6. // should take, and a simple type-list isn't going to help. That's
  7. // where these comments become quite useful.
  8.  
  9. function NewTimer takes nothing returns timer
  10.     // Retrieves a new timer from the recycling stack.
  11. endfunction
  12.  
  13. function NewTimerEx takes integer data returns timer
  14.     // Retrieves a new timer from the recycling stack and sets it's data.
  15. endfunction
  16.  
  17. function ReleaseTimer takes timer t returns nothing
  18.     // Throws a timer into the recycling stack.
  19. endfunction
  20.  
  21. function SetTimerData takes timer t, integer data returns nothing
  22.     // Attaches data to a timer.
  23. endfunction
  24.  
  25. function GetTimerData takes timer t returns integer
  26.     // Gets the data attached to a timer.
  27. endfunction
  28.  
  29. // The same can be said about for this comment as well.
  30. // This won't get into the function definitions module.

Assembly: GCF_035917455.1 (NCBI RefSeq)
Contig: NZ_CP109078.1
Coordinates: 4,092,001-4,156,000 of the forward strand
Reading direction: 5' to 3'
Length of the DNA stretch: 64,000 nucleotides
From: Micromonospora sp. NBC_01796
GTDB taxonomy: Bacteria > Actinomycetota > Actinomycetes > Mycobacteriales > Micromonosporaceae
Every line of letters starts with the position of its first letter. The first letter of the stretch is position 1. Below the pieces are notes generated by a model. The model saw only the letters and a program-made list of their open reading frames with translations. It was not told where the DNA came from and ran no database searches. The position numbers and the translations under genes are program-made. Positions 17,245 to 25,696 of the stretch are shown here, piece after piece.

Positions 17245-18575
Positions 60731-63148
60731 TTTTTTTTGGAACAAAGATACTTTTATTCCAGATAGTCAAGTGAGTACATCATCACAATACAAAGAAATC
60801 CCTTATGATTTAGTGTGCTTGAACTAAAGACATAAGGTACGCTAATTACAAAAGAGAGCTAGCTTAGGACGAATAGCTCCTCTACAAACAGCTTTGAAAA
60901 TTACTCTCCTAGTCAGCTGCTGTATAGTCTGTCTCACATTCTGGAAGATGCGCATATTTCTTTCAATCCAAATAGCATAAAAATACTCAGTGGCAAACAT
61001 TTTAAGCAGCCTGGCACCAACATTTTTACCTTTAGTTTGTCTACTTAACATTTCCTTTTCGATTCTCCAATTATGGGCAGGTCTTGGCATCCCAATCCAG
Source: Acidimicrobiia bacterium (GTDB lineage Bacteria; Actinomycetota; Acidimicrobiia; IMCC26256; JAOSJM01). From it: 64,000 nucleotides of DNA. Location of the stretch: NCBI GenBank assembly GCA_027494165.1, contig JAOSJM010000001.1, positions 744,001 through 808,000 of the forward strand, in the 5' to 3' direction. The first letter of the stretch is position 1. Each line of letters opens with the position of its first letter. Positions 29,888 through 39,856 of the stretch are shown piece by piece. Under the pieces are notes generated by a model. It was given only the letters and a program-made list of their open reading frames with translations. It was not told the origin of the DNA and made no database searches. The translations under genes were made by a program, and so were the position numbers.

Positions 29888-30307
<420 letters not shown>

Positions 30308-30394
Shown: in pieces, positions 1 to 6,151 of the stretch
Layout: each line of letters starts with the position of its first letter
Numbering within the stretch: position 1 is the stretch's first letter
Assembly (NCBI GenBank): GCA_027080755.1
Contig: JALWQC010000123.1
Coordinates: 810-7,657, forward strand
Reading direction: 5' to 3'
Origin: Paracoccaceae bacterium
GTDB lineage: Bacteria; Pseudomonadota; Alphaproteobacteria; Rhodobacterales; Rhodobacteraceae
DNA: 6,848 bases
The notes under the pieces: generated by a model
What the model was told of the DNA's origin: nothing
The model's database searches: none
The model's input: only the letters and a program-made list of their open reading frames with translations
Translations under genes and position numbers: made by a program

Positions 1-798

31. // If you would go down a bit, I explain a bit about this
  32. // function definition module in the "Tip" below.

Tip: Some people prefer to add comments within the functions.
When you're done with this tutorial, these function declarations and whatever code is in them will be available and can be referenced while you're in the editor simply by holding Ctrl (or Command for Mac Users), and clicking on the function. The comments can be useful for complex functions. They can act as a reminder to you about how a certain function is supposed to take arguments or what it does.

Now that we're done with our declaration file, we're going to save it in the .j format.
If you're using Notepad, all you have to do is Select "File > Save As", then, where it says "Text Document (.txt)", you would change it to "All Files". Now save the file with the extension .j at the end of the name.

Congratulations, you now have a TESH function declaration file!

Step 2: Implementation

We aren't done yet, we still haven't implemented our file.
This step is very easy and straightforward.

  • Open up the JNGP folder.
  • Open the folder named "tesh".
  • Open the folder named "includes".

Now move the function declaration file into the "includes" folder.

Congratulations, you're done!

Wrap-Up

I hope you liked this tutorial. I'm aware that a lot of this is common knowledge.